Experiments were conducted by the applicant using the conventional method of providing a partial pressure of phosphorus greater than the phosphorus decomposition pressure. The partial pressure of phosphorus was effective in minimizing defects in exposed portions of an InP layer but relatively ineffective with respect to portions of exposed active layers due to the loss of As atoms. This appears to be in contrast to the aforementioned article by H. Nagai et al., wherein it was reported that an atmosphere of PH3 minimized thermal deformations in an InGaAsP composition.
Additional experiments were carried out by the applicant. InAs was added to the InP-Sn solution to produce partial pressures of both phosphorus and arsenic within the chamber during the liquid phase epitaxial growth. Surprisingly, no significant reduction in defects arising from the loss of chemically bound arsenic was observed. On the contrary, greater losses of P atoms occurred and a greater number of defects were observed. It was reasoned that the added arsenic lowered the partial pressure of the phosphorus.
Thereafter, experiments were carried out by the applicant using an InP-Sn solution and an InAs-Sn solution to supply the partial pressures of phosphorus and arsenic. That is, separate sources for producing the partial pressures of phosphorus and arsenic.
Excellent results were obtained when separate sources were used. Far fewer defects were observed as compared to using a single source for P or a combined source for P and As. One source had 300 mg of InP in 1200 mg of Sn. The other source had 200 mg of InAs in 200 mg of Sn. A temperature of from about 620° C. to about 69° C. was used for about 2-3 hours
The establishment of suitable partial pressures can be determined by routine experimentation. Prior art data relating to partial pressures of arsenic and phosphorus can be used to provide guidelines for carrying out experiments.
The article entitled, "Pressure of the Vapor Phase Above Solutions of InP and InAs in Tin" by Yu. P. Khukhryanskii and V. I. Panteleev, Izv. Akad. Nauk SSSR Neorg. Mater, Vol. 13, No. 5, pp. 785-788, May, 1977 shows the relationship between partial pressures for phosphorus (P2 and P4) and arsenic (As2 and As4) versus the reciprocal of temperature. FIGS. 1 and 2 herein are based on this article. The temperature "T" is in Degrees Kelvin so that a temperature of 600° C. is equivalent to a 1/T of about 0.001145. The pressure is in atmospheres.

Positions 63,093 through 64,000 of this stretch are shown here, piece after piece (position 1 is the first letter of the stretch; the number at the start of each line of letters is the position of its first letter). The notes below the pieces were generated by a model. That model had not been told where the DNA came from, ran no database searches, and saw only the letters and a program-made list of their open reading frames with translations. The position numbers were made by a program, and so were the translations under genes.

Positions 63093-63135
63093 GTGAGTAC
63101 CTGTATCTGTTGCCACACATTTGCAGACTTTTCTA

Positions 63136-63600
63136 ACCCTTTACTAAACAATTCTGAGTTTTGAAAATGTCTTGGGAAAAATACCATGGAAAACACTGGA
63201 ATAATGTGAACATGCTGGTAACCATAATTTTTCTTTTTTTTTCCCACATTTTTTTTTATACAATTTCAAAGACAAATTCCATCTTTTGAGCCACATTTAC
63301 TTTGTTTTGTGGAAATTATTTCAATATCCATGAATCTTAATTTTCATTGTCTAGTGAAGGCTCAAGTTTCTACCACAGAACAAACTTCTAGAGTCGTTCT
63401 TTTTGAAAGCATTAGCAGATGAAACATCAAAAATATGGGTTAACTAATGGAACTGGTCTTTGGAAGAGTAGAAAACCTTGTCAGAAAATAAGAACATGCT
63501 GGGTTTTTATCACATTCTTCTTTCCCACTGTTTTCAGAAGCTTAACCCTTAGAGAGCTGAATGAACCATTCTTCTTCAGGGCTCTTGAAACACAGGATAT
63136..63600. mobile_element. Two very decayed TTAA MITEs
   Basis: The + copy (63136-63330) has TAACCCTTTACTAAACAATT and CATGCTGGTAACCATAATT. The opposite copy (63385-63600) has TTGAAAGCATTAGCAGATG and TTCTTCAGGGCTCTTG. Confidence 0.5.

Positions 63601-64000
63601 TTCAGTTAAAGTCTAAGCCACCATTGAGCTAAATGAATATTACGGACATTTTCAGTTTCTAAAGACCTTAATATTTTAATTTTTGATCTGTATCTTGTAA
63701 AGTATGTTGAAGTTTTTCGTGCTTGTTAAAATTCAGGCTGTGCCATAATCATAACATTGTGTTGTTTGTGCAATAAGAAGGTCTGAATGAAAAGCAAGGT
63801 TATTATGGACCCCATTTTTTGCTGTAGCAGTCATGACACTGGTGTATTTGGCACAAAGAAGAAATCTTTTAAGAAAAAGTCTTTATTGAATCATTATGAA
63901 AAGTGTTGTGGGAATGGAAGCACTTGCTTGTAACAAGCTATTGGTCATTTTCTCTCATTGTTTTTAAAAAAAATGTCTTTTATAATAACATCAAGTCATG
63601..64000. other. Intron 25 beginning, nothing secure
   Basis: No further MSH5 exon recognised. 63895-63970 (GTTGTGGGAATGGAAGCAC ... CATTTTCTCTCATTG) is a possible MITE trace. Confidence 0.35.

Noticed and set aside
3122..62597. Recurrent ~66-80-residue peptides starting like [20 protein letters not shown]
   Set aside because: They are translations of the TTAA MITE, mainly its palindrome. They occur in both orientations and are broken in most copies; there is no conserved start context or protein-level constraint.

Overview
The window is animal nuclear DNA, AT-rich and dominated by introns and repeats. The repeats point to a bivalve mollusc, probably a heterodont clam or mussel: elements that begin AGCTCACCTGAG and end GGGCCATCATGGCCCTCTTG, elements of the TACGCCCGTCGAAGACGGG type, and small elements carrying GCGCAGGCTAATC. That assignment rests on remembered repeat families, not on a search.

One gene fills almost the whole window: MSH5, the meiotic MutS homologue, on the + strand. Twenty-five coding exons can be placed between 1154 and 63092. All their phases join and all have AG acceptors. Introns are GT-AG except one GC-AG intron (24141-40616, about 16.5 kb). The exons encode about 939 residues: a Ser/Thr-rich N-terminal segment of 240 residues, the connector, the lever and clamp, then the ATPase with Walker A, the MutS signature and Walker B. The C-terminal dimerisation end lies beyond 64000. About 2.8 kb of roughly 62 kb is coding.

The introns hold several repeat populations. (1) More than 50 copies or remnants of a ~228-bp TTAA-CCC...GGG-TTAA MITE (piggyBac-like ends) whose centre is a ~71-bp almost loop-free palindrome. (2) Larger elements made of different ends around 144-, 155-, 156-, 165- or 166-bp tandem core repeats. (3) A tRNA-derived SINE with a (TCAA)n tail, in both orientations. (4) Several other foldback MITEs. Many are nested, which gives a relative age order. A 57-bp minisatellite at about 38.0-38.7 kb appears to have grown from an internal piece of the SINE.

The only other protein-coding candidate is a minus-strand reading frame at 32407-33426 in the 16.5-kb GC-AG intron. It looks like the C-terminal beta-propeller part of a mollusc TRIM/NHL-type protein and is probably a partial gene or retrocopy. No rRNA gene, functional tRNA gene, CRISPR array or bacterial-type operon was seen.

FIG. 1 is for a tin solution of InP. The partial pressure produced from this solution can be related to P2 and P4 separately. Similarly, FIG. 2 is for a tin solution of InAs and the partial pressure produced from the solution can be related to As2 and As4 separately.
During the course of experiments, the applicant found that the InAs-Sn solution gained weight while the InP-Sn lost weight. This indicates that phosphorus was dissolving in the InAs-Sn solution. It is expected that a higher phosphorus partial pressure would be obtained if the InAs-Sn solution were not there. Table shows the weigh changes for the tin solutions of InP and InAs.
TABLE__________________________________________________________________________InP--Sn InP--Sn InAs--Sn InAs--Sn InP--Sn InAs--SnExampleBefore After Before Before Change Change__________________________________________________________________________1 760.691 748.2 806.854 821.5 -12.49 +4.642 765.031 754.0 813.849 817.0 -11.03 +3.163 758.468 748.2 809.077 811.5 -10.27 +2.42__________________________________________________________________________
The table shows that the weight changes in the tin solutions of InAs and InP and that the overall weight loss in the chamber is less than obtained for a tin solution of InP alone. This indicates that the phosphorus partial pressure is being adversely influenced by the tin solution of InAs.
It is believed that this adverse condition can be avoided or diminished several ways. A large tin solution of InP can be used with a relatively small tin solution of InAs. Alternatively, a source for the phosphorus partial pressure can be used to provide greater P2 and P4 partial pressures than obtained from the tin solution of InP. One possibility for this is to replace the tin solution with bismuth or lead or a mixture of tin with bismuth or lead. It has been reported in an article by E. Buehler and K. J. Bachmann in the J. Cryst. Growth, Vol. 35 (60), 1977 that the use of bismuth or lead as a solvent instead of tin can result in relatively large partial vapor pressures even for a dilute solution of InP.
FIG. 3 shows a chamber 1 made of graphite and suitable for use in a conventional apparatus for carrying out liquid phase epitaxial growth and regrowth. A lid 2 made of graphite is used as a lid for the chamber 1. A graphite piece 3 within the chamber 1 has troughs 4 and 5 suitable for receiving separate tin solutions. For example, trough 4 can be used as a source to produce a phosphorus partial pressure by including a InP-Sn solution. Similarly, the trough 5 can contain an InAs-Sn solution to produce an arsenic partial pressure. Cutout portion 6 receives a conventional slider holding a wafer or substrate.
Finally, the above described embodiments of the invention are intended to be illustrative only. Numerous alternative embodiments may be devised by those skilled in the art without departing from the spirit and scope of the following claims.